You can start by checking how far are you from your target score. You then subject your score to categories of analytical thinking, maths, and vocabulary. You will now understand which category requires more attention. 

Another easy way to analyze your previous test is by simply using the GRE Diagnostic Service. The diagnostic tells you:

  • which questions you answered are right or wrong.
  • Each question in GRE is designated a difficulty level from 1 to 5. The diagnose tells you how many difficult questions you have answered correctly.
  • how much time you have spent in answering a certain question.

With this detailed analysis, it is super easy for you to figure out where you need to improve. However, this service expires after 6 months of the test. In case you are too late, you can get help from the comprehensive analysis at CrunchPrep.

#6: Plan to reach your goal

By now it will be clear to you what areas you need to focus and improve on. 

With your targets clear, you can make your study schedule easily. 

Since you have given the test before, you can first figure out what topics you are well-versed with. You can keep these topics to study while you are revising or giving practice tests. 

First, start by studying the topics you are not prepared with at all. 

When you are creating a schedule, make sure that it is comfortable for you and you are giving sufficient time for each topic. 

While you are studying, pay close attention to what topics you are able to understand and what topics are difficult for you. If your ideal ways of studying are not working, try out some new ways to understand those topics. 

If you feel that you have studied well you can go ahead with practice tests. With these tests, you will understand your speed, and how prepared are you. In this way, you can go on improving, hence, perform well.

You should also consider having a different approach towards studying. Here is a very useful 80-20 method you can try out to score better. 

#7: Relax and Be Confident

Retaking the GRE test can be really hectic and put a lot of pressure on you. Stressing too much might affect your preparation and performance in the test. But don’t let panicking take your toll. 

Initially, it is difficult to sit in one place and study. While you are preparing, there will be times where you fail to commit to your schedule. But it’s completely fine, as long as you make up for it the next day. If you fail to understand a certain topic, you can always move to the next one and get back to it later.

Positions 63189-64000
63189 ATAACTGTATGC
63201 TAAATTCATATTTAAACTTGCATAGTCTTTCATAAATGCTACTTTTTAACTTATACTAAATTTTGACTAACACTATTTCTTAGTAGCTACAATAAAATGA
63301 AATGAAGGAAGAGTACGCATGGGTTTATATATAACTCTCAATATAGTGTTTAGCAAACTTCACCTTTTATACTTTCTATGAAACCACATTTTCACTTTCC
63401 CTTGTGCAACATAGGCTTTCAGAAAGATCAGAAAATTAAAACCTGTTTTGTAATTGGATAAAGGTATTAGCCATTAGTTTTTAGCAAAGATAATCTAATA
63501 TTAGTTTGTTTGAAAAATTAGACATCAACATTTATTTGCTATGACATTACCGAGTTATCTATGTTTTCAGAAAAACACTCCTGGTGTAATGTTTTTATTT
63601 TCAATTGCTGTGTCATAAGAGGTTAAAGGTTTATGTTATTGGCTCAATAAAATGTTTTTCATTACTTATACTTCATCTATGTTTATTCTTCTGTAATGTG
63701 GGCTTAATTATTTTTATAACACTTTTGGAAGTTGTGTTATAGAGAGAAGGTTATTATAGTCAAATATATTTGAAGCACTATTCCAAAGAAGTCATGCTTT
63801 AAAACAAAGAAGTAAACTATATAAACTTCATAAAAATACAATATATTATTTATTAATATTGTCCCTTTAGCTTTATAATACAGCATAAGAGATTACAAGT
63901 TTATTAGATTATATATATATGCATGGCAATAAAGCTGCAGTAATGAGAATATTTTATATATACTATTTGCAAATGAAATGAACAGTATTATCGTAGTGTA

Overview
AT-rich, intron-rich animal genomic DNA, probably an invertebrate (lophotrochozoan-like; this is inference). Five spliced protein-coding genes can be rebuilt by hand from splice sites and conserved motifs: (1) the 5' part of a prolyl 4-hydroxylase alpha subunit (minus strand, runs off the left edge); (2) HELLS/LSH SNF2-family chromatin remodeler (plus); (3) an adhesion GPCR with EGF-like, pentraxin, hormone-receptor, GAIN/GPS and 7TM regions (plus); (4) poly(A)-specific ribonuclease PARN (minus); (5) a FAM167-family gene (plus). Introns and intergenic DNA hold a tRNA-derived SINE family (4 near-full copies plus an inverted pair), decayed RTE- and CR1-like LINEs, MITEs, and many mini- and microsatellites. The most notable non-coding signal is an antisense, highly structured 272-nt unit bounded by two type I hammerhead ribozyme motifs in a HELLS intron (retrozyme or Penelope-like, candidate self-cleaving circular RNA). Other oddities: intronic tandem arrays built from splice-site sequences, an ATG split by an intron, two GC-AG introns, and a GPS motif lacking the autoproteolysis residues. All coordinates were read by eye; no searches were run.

Your persistence and dedication would work like magic for scoring better.

For a smooth preparation, avoid last moment hassles as it might result in a bad outcome. 

If you are prepared for the test, you don’t need to worry about anything. 

All you need to do is relax and be confident while giving the test. You are sure to achieve your target score.

Next step: Applying for a Retake

If you have thought about it long enough and have considered all the factors mentioned above, you can go ahead with applying for a retest. 

This process is simple and very similar to applying for GRE for the first time. The only difference is you can use the same account on ETS rather than making a new one. We’ve explained this in greater detail in our post about booking a GRE appointment

But before you book your next GRE retake appointment, it would be good to understand if you’re there, getting the scores you’re targeting. And the best way to do that is to take a practice test.

We’d usually recommend that you take the free ETS PowerPrep tests, but considering that you might have already exhausted those free tests, we recommend you to take a free GRE practice test that gives you equally accurate results. Luckily, we have one free test for you at CrunchPrep, so go ahead and take it before you take the big plunge.

Now It’s Your Turn

There can be a lot of reasons for you to retake the GRE test. It’s true that retaking the GRE doesn’t have any negative impact on your application. However, it needs to be well thought of and well planned if you intend to retest. The factors mentioned above are like a guideline and the basic factors to think of before you go ahead and apply for a retest. Of these, the most essential role is played in understanding your goals for the retest. But it is equally important for you to be patient and calm for the same. 

So, those are some things you should keep in mind before you plan on retaking the GRE test. And as always, if you have any other interesting considerations in mind, do let us know in the comments below!

Good luck with your GRE test! May the scores be with you! 😉